If you’ve been keeping pace with the information security world, you’ve heard about the significant uptick in ransomware attacks. Most notably, the attack which targeted the South African City of Johannesburg last week, on October 24. The attack has disabled municipal services, similar to an incident in July which targeted a city-owned electric utility, City Power (also affected in this case) (BankInfoSecurity). While details are still emerging, the incident has forced the municipal government’s primary website offline, immobilized several departments, and disabled payments and other transactions for many city agencies.
This is just one major example that has taken place this year. The springtime ransomware attack in Baltimore remains notorious. City employees were locked out of email accounts and other critical systems, while citizens were unable to access government services, such as the ability to pay water bills, parking tickets, and property taxes via Baltimore’s online portals. The attack took place on May 7, 2019, when hackers seized around 10,000 Baltimore government computers, demanding nearly $100,000 in bitcoin in ransom. Attackers allegedly used the malware, RobbinHood, to target what is now outdated Microsoft Windows software (Fortune).
As a result of the undeniable uptick in ransomware attacks, particularly against critical infrastructure, the FBI released an alert in early October, bringing attention to the rising occurrences across all sectors. The PSA defines ransomware, outlines attack techniques and cyber defense best practices (FBI).
Clearly, the rise of ransomware in recent years is growing at an unprecedented speed.
It’s important to be aware of the main types of ransomware attacks in order to establish a strong position of defense. No combination of people, processes, and technology is foolproof, but it’s certainly possible to reduce risk with the right training and security measures.
The majority of ransomware attacks start with an end-user downloading a phishing email or visiting an infected website.
In some cases, certain types of ransomware are created as a “time-bomb attack,” designed to delay execution for weeks or months rather than stealing, wiping, or extorting data as soon as a computer or server is breached. This variation of ransomware is more difficult to track.
The recent attack on Baltimore is a prime example of this emerging paradigm. The attack is still having an impact to this day, and it’s born of a significantly higher level of sophistication. EternalBlue code leaked online as a result of the efforts of an unidentified entity called the ShadowBrokers in 2017 and has since been used to power several destructive cyberattacks including WannaCry ransomware in 2017.
“There was a brief period when attackers were trying to be “upstanding” about their ransomware demands by following through on giving targets the key to decrypt data as promised upon payment. Sadly, this follow-through served to further these operations, as targets were more apt to pay the ransom. Now, the attackers are just shredding assets for the sake of it. A targeted enterprise might give in to the ransom demand, yet still not receive the decryption key. It’s not a good situation. There’s no honor amongst thieves.”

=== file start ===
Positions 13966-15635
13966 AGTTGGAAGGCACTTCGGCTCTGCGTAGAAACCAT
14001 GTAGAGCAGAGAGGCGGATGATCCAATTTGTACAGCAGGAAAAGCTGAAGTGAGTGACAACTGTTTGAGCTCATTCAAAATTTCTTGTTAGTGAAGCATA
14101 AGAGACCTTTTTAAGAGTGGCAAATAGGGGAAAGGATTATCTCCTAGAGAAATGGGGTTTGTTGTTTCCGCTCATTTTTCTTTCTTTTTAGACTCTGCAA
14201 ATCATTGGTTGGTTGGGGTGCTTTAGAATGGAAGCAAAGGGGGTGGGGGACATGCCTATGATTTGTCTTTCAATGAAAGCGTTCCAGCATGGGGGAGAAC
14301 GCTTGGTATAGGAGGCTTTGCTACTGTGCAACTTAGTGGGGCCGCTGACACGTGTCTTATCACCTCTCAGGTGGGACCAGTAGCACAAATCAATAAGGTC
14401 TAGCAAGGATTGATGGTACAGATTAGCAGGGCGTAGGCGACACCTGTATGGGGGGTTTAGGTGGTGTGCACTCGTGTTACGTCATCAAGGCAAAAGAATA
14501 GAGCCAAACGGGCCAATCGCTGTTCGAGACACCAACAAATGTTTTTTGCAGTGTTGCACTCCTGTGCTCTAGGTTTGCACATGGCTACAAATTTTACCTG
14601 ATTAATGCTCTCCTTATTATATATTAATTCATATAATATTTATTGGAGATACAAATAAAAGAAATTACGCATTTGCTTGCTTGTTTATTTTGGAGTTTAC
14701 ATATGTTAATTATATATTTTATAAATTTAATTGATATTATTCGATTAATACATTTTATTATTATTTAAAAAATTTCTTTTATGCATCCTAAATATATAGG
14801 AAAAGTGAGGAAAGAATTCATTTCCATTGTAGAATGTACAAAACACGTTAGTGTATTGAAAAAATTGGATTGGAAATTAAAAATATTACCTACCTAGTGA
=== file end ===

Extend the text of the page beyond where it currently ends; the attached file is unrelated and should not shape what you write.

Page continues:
-Tyler Treat, Security Architect, DataBank
Fortunately, there are proven strategies to reduce the risk of ransomware attacks. Typically, in an enterprise or government environment, numerous IT professionals are handling servers and data; there are many cooks in the kitchen, so to speak. A multi-layered defense, separation of duties, and comprehensive end-user training are all key components of an effective security strategy that can mitigate the risks of ransomware attacks.
“The biggest risk I see in a corporate setting is your end-users including customers. Once a workstation is infected with ransomware, it’s only a matter of time before it spreads.”
-Mark Houpt, CISO, DataBank
If these are lacking within your organization, it may be worth considering data protection services, where the separation of duties and multi-layered defenses are natively built-in. Here at DataBank, backups, network, infrastructure, and security are separate practice areas managed by expert engineers, covering the collective zones of potential vulnerability to prevent attacks on customer environments. Monitoring is ongoing at multiple points in the network infrastructure, platform, and application layers, so if we detect potentially nefarious activity, we’ll open a ticket and make a phone call to the customer immediately.
Ransomware isn’t going anywhere anytime soon. In fact, it will only continue to increase in frequency and sophistication. The best you can do for your business is to maintain a strong position of defense and know what to do in the event of an attack. A few best practices for prevention and remediation:
Security hygiene is an incredibly important and effective defensive practice, so don’t overlook its importance. If your business or agency falls victim to a ransomware attack, there are two key takeaways you should always keep in mind:
1. Do not pay the ransom. There is no guarantee for the delivery of the decryption key or the safe return of your data.
2. Involve law enforcement when appropriate to get the proper go-forward direction.
Interested in learning more? Join DataBank’s Chief Information Security Officer, Mark Houpt, for a webinar on Ransomware Defense – Understanding the threat and building intentional protection for your enterprise and data center. Watch this webinar here!
If you are looking to increase your defenses against ransomware, give DataBank a call at 800.840.7533.
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